Pushing buttons

Dianne St. Jean
Pushing buttons

Of course we are all familiar with the incident this month of the false alarm of a nuclear missile flying toward Hawaii and causing panic among the population.

Then, only about a week or so later, a similar incident took place in Japan. That one was retracted quickly and therefore did not cause as much panic as the incident in Hawaii. Both were deemed to be caused by an employee accidentally pushing a wrong button.

While human error does occur, when it comes to something as serious as people even thinking that they are possibly going to be blown up, there needs to be some improvement or better training, and, perhaps, even consequences for such an error.

But here is the rhetorical question: What’s worse - panicking a population by a false alarm, or a population not being warned or prepared at all for an attack?

That statement is by no means meant to downplay or disregard the sheer panic Hawaiians must have felt for over half an hour wondering if they were going to die; and while many of us may think that the haphazard employees should face more severe consequences for their error, the situation I believe has raised awareness on a subject that we, especially in North America, need to be more aware of – that there is always the possibility, even slight, that one day we may face an attack.

I especially became aware of the reality of what others around the globe have had to learn to live with some years ago when my niece went to Israel to work in a lab at the Weizmann Institute analyzing samples of pollen, etc. from archaeological excavations.

Having been raised around Red Deer, AB, being awoken by sirens and having to suddenly take shelter from incoming rockets at two in the morning was not something she was used to, but eventually became familiar with as a part of life. Having lived an idyllic life in Canada, she said she was amazed at how ignorant she had been of this reality, and wondered why these incidents are not heard of on the news. Around that time over 4,500 rockets and mortar attacks had been recorded, and it was normal for attacks to occur on a monthly basis.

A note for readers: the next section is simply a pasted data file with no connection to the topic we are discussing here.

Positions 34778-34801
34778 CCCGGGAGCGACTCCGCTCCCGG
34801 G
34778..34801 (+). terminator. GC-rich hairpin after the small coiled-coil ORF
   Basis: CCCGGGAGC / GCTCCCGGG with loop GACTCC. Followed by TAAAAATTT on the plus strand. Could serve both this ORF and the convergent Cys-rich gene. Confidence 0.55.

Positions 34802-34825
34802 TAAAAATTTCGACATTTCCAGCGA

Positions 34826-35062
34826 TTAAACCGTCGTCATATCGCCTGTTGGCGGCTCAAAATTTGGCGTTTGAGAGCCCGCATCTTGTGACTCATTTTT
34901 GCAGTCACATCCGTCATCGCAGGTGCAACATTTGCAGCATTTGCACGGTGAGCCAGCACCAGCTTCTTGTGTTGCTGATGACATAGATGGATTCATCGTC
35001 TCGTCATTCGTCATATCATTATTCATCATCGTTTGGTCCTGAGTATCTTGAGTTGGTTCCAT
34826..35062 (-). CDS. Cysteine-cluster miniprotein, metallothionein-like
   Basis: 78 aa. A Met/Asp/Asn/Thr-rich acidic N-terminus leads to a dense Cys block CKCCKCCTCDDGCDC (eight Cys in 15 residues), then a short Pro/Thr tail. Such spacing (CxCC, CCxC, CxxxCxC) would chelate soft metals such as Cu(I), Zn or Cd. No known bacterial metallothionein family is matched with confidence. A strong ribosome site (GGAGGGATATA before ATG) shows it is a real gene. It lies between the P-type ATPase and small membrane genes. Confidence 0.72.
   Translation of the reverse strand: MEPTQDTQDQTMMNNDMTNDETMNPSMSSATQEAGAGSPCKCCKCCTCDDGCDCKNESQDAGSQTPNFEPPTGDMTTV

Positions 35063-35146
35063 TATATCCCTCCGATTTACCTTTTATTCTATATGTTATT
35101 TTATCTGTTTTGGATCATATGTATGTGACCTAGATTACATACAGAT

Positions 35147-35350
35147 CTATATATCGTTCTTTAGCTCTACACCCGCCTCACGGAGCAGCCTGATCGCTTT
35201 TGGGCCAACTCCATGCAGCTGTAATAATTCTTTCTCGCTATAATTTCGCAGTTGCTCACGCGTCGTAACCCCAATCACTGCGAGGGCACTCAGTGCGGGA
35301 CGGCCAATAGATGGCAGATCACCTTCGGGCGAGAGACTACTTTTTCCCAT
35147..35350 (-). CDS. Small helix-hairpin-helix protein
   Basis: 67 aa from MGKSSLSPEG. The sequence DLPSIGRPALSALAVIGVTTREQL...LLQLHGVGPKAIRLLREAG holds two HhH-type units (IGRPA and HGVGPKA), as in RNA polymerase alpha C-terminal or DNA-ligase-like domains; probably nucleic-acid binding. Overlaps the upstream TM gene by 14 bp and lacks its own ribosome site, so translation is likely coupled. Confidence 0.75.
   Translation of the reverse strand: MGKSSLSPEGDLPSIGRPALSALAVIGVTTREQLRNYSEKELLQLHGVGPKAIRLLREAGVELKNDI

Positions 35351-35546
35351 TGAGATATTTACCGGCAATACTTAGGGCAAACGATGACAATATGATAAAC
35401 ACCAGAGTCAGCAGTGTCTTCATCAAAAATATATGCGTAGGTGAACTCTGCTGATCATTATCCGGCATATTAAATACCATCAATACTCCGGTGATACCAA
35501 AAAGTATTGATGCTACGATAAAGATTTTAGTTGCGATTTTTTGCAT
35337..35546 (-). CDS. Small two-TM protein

That is why several years ago Israel instituted its Iron Dome defense system, which manages to intercept and destroy short-range rockets and artillery shells from distances of up to 70 kilometres away, and whose trajectory would take them to a populated area where most of these are aimed at. Thank goodness none of those attacks were nuclear, but that takes us back to our original question – what if they were?

That is the one main reason why certain states or nations are prohibited from gaining access to nuclear weapons - they are more likely to use them because they are convinced in their ideology that such use is totally justified, as in the case of North Korea.

I think the general population of the world, especially in the west, has been ignorant for far too long. Ignoring the bully in the schoolyard will not make him just ‘go away.’ Some people just like to push buttons, so to speak.

At this point in history, I think we must face the fact that the “he said, she said” rhetoric on who is right and who is wrong can no longer be our focus. Rather, the key question should be – who is likely to take their belief so far as to justify attacking the general population just to make a point?